Lastly, don’t talk about these instances in public. Listeners will not want to hear about them, especially if you go into elaborate stories about how unfairly you were treated. You will essentially come across as a complainer.
You’re not ready to work
Until you have your poor attitude in check, you are not ready to enter the job search. You’ll need to come to peace with your situation. Perhaps there was a reason why you were let go, and it was justified.
In this case, you should (figuratively speaking) count to ten. Take more than a week off, as I suggest to my customers, before you begin your job search. It may take longer. And you may have to seek professional help.
Employers want steady, confident employees; they shy away from candidates who are unstable. I’ve heard reports from recruiters and hiring managers who wouldn’t consider recommending someone for a job because the person was too emotional during the interview.
You’re just plain ole nasty
I once saw a bumper sticker that read, “Mean People Suck.” This bumper sticker spoke to people who are angry at themselves, at others, essentially at the world. Anger comes through in a person’s face-to-face interactions, as well as their online presence.
I wrote a blog awhile back about a person who was eyeballing me during a workshop, and how my objective during the workshop was to give it back. He ended up giving me the highest rating I could receive, to my surprise. Nonetheless, I prefer a happy, head-nodding person over this gentleman any day.
My only hope for people like this is that they find an employer and environment where they can flourish. Maybe it’s a position where human interaction is unnecessary, or where nastiness is required for the position–none comes to mind. I refuse to say there is no hope for someone like this, but I’m inclined to think it.
I don’t have any illusions of all readers to agree with what I’ve written. I imagine there will be some who downright hate it. Some people will complain that I could never understand what they’re going through, that it’s hard not to scowl or gather up the confidence.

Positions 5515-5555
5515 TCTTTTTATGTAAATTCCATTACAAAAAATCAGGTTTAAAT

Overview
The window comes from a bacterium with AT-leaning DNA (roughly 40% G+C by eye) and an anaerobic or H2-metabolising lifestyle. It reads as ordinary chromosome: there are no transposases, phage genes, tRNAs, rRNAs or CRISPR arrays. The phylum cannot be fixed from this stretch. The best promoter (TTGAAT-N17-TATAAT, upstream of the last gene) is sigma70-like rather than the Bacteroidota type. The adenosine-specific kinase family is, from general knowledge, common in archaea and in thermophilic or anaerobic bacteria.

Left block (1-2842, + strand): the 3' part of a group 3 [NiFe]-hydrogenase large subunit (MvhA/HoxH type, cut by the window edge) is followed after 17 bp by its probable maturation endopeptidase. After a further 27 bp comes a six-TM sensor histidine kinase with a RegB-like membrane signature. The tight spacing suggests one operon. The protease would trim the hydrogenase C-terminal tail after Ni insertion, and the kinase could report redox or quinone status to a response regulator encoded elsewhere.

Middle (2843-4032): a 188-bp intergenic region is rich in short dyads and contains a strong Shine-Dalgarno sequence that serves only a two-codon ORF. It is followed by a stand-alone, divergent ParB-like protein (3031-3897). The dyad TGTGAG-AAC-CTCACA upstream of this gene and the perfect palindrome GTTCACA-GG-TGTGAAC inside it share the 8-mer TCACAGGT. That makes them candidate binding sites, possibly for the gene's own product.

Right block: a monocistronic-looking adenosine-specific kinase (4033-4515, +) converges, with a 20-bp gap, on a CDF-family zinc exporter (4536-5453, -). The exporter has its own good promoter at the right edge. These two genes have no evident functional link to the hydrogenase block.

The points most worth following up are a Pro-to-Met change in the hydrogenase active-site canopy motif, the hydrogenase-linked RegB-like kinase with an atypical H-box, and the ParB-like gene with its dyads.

Here’s a secret. I wasn’t the best unemployed person on the face of this earth. I’ve run into people far better than me. But I’ve learned from my mistakes, and I can only say, “Try. Try real hard to act civilized. It’s the only way you’ll receive help from those in the position to help you.”
Photo: Flickr, adriana chira
While I will certainly agree with much of this, flip it… where is the EQ of employers confronted with a sucks-canal-water economy, untold millions out of work, people losing their homes, their retirements, etc., and told “Let them eat gigs”? Where is the empathy of hiring managers who, doubtless in their careers, had people give THEM the “benefit of the doubt” while denying that very same courtesy to those over whom they hold power?
Point taken, David. But what’s the alternative? How do job seekers force employers to hire qualified long-termed unemployed? Or older workers who they perceive as needing more money than younger workers? Or job seekers who have disabilities? If you, or anyone, knows the answers to these and other struggling populations, let them know.
That’s the $64,000 question – or questions.
I think there are two interrelated answers.
1. Networking. Getting someone who KNOWS YOU to introduce you to a person in the company who KNOWS THAT PERSON.
2. Showing value vs. “raw cost”. If you’re a seasoned employee, what is your value? You’ve already made a lot of the mistakes. You have perspective and have likely seen similar problems before – and have a “deep well” of experience from which to draw.